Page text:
GPS III COps takes command of new satellite - Inside GNSS

GPS III COps takes command of new satellite

The GPS III Contingency Operations Program (COps) successfully connected with the first GPS III satellite on orbit on October 21. The Air Force can now operationally command and control the powerful new GPS III satellites as well as legacy GPS satellites currently in the constellation.

COps is a software upgrade to the U.S. Air Force’s current GPS ground control system, known as the GPS Architecture Evolution Plan Operational Control System (AEP OCS). It enables the Air Force to command the new GPS III satellites now beginning to enter the constellation. Two have launched, and a third has been declared “available for launch.” COps modernizes the ground control system so that it can fly the legacy constellation as well as the new satellites. It will operate until the next-generation Operational Control System (OCX) Block 1, still in development, comes online.

The first GPS III satellite rose on Dec. 23, 2018. Lockheed Martin delivered the COps system to the Air Force in May of this year. After final system test, the Air Force approved installation of COps to command and control legacy operations at the Master Control Station, Schriever Air Force Base and at the Alternate Master Control Station, Vandenberg Air Force Base .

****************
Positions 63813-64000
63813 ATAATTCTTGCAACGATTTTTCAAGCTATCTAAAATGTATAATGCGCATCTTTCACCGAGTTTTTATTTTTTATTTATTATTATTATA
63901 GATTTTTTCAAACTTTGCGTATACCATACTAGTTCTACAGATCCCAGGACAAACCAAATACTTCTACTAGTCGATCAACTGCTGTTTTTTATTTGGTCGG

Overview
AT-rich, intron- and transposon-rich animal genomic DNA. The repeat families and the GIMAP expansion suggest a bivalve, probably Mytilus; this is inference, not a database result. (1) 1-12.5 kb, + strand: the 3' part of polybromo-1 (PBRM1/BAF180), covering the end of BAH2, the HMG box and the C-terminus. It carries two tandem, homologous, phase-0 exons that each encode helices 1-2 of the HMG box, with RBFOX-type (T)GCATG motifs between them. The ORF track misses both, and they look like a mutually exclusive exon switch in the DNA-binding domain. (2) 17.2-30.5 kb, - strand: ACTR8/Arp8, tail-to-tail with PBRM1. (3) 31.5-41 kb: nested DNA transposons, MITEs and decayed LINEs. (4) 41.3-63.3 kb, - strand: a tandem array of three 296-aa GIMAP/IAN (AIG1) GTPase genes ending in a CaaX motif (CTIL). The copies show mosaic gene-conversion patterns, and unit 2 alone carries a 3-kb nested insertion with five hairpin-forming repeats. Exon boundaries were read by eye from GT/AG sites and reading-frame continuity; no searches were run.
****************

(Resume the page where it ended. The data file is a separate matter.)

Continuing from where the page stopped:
In October, the COps program began a trial period. The trial includes testing COps command and control with the live, on-orbit GPS III satellite, to verify requirements and functionality of the satellite. Testing aims to confirm readiness for operational acceptance targeted for December 2019 and April 2020 for the GPS III satellite and COps respectively.

M-Code

In 2020, the AEP OCS expects to receive the M-Code Early Use (MCEU) upgrade. This will enable control of M-Code, an advanced signal designed to improve anti-jamming and anti-spoofing, and increase secure access to military GPS signals for U.S. and allied armed forces.

The GPS III COps program is managed by the U.S. Air Force Space and Missile Systems Center, Production Corps. This 800-plus person team manages 26 programs across the Air Force’s space portfolio.

Artist’s rendering: GPS IIIF satellite in orbit. Courtesy Lockheed Martin.